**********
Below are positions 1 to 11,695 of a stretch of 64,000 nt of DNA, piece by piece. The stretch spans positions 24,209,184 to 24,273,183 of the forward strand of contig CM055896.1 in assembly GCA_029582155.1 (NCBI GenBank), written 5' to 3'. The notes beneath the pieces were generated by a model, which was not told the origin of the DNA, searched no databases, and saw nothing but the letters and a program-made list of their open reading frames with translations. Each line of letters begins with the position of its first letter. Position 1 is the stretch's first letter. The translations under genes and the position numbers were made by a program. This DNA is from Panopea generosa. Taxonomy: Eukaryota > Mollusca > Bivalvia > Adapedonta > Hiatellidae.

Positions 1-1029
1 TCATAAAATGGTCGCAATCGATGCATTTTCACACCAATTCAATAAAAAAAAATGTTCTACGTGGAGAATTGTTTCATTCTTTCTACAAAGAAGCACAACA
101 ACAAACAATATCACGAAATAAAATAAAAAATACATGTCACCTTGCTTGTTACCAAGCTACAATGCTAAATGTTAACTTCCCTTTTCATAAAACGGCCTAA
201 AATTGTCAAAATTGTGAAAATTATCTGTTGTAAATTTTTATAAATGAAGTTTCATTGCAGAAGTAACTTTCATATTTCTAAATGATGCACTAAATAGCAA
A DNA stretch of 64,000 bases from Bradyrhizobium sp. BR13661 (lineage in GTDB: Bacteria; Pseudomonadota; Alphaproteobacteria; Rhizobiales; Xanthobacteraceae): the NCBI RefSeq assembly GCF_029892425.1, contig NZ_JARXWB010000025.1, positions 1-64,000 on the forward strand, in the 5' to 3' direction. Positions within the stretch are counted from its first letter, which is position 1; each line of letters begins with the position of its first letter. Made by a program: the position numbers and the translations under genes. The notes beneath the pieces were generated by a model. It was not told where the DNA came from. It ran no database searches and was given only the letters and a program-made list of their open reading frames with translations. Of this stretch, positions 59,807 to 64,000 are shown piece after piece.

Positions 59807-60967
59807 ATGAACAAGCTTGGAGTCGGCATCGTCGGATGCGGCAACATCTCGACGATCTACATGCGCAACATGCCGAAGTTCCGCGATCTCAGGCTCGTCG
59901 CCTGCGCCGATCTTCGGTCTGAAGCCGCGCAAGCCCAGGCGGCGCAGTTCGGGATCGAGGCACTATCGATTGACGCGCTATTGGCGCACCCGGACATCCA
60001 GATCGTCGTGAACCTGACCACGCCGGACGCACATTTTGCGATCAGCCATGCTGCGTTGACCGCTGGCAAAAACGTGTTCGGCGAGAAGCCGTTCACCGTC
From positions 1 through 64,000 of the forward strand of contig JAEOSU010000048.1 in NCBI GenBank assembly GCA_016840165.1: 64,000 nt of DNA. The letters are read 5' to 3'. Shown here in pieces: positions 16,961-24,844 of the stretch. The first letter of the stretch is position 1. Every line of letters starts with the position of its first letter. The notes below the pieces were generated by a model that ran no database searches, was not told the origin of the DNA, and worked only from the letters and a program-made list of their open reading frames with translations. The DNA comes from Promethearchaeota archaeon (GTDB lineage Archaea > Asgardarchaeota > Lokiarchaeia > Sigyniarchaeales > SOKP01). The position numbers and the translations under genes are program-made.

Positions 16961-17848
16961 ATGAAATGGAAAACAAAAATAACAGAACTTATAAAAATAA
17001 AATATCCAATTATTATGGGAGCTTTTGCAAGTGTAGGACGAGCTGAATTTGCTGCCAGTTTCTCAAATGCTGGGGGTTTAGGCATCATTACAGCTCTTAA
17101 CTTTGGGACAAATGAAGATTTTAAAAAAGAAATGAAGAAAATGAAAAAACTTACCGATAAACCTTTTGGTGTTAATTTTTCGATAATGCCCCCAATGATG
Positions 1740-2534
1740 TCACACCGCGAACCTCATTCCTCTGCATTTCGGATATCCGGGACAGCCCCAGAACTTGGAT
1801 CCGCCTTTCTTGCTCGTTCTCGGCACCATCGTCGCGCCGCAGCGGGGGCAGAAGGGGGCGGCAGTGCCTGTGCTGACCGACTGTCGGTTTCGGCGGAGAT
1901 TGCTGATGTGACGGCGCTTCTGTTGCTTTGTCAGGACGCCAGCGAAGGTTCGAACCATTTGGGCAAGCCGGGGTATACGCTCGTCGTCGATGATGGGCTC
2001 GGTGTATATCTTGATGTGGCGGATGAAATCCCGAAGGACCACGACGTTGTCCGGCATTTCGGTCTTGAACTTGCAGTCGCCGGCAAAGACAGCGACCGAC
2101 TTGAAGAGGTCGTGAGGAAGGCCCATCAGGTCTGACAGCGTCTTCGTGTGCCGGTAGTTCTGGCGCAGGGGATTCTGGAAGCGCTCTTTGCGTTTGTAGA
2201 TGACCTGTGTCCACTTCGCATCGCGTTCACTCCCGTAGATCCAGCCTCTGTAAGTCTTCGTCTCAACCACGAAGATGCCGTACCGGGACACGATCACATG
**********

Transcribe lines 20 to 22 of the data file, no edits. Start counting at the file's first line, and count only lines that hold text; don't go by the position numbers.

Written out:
2001 GGTGTATATCTTGATGTGGCGGATGAAATCCCGAAGGACCACGACGTTGTCCGGCATTTCGGTCTTGAACTTGCAGTCGCCGGCAAAGACAGCGACCGAC
2101 TTGAAGAGGTCGTGAGGAAGGCCCATCAGGTCTGACAGCGTCTTCGTGTGCCGGTAGTTCTGGCGCAGGGGATTCTGGAAGCGCTCTTTGCGTTTGTAGA
2201 TGACCTGTGTCCACTTCGCATCGCGTTCACTCCCGTAGATCCAGCCTCTGTAAGTCTTCGTCTCAACCACGAAGATGCCGTACCGGGACACGATCACATG